Toner is a slightly different story. Since it is widely used in black and white printing and in high volume situations such as office printers, accurate color matching is less important. According to Lemus, the quality of third-party toners has come a long way in the past two decades as well. “Ten or 15 years ago there was no way to buy a recycled or remanufactured toner, but now it’s completely different,” he says. “The technology is incredible now. These remanufactured cartridges are just as good as the OEM cartridges, but you pay a lot less. “
It is important to note that compatible cartridges and aftermarket cartridges are different from counterfeit cartridges, which are marked as OEM products but are in fact fraudulent. As long as your third-party ink cartridges are labeled as such, it is completely legal to buy and use. Printing companies have tried to challenge third party vendors in court, but have so far been unsuccessful. In one Fall 2017The Supreme Court ruled that Lexmark printer’s patents do not apply to cartridges that have already been sold, so third parties can sell refilled cartridges. Compatible cartridges are usually designed as differently as OEM versions that they do not infringe your patents.
That doesn’t mean the big printer companies are happy with third-party inks and toners. One way to regulate this is to introduce firmware updates, which essentially tell your printer to stop recognizing third-party cartridges. If you’re trying to use these cartridges, Leon and Rodriguez recommend turning off automatic updates on your printer, or making sure you always decline or ignore an update when you have the choice.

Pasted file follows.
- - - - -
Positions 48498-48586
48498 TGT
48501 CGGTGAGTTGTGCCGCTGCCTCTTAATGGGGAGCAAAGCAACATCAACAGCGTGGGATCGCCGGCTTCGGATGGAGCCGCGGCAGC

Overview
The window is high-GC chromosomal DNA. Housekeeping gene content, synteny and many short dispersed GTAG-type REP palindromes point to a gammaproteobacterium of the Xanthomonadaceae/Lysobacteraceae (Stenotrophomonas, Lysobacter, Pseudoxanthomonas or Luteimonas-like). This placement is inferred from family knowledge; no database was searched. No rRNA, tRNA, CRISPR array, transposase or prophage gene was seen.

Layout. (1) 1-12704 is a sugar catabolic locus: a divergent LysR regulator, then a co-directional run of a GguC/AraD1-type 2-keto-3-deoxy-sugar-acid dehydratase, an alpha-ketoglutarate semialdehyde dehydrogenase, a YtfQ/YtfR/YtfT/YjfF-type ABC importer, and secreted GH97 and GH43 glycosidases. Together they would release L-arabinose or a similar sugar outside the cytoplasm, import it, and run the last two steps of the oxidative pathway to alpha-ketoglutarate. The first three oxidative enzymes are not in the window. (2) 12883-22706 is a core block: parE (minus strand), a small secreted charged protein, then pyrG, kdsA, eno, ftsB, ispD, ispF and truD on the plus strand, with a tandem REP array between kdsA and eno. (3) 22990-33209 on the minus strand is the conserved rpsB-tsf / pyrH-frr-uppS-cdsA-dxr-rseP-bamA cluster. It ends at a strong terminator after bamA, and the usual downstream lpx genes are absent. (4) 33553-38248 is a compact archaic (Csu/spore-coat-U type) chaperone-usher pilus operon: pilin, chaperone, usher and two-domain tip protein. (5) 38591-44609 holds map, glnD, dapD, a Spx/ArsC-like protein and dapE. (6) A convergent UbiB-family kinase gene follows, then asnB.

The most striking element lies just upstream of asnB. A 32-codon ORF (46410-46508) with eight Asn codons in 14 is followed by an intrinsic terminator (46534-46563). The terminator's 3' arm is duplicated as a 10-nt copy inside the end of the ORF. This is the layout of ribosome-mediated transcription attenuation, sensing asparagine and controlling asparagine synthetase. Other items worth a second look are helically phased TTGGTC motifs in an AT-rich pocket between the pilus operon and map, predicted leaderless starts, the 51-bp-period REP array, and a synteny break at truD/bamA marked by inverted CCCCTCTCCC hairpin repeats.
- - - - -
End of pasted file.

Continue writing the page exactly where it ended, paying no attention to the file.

It turns out that printer ink is a pretty complicated problem, but here’s the tl; DR version: If you don’t mind spending the extra money, OEM cartridges are your best bet. They contain all of the company’s proprietary technology and are less likely to malfunction or be rejected by your printer than third-party ones. You also don’t have to worry about firmware updates making them unusable. However, if you don’t need museum-quality colors and don’t mind finding reputable sellers and avoiding updates, you can probably get away with third-party suppliers – especially if you’re buying toner.
Leon’s company, LD Products, sells ink and toner cartridges that are compatible with many popular printer models. For example, if you have the HP LaserJet mentioned above, LD toner costs far less than the $ 50 OEM cartridge. According to Leon, they offer a lifetime guarantee on all of their products, so you can get a replacement if your printer suddenly stops accepting your cartridge.
If you have a color ink printer like that HP OfficeJet 200 (our first choice for a portable printer), get a refurbished black and color cartridge set for just $ 55. If you had chosen the HP brand, you’d pay around $ 64 for it the sentence. Valuetoner’s refurbished cartridges have over 1,200 five-star ratings on Amazon.
For the DIY enthusiast who would like to try refilling, this refill kit (which works with the aforementioned HP OfficeJet and other similar models) can be purchased from a Rodriguez-approved dealer. It contains everything you need to refill your black cartridge at least 20 times and your color cartridge 25 times per color. That’s less than $ 4 per refill.
Large office supply stores like Staples and Office Depot also sell remanufactured and compatible cartridges. Because they offer satisfaction guarantees and have dedicated customer service departments, you are less likely to get stuck with a faulty cartridge than if you had chosen a random online seller. Here is a version of the black and color cartridges for the HP OfficeJet from Staples.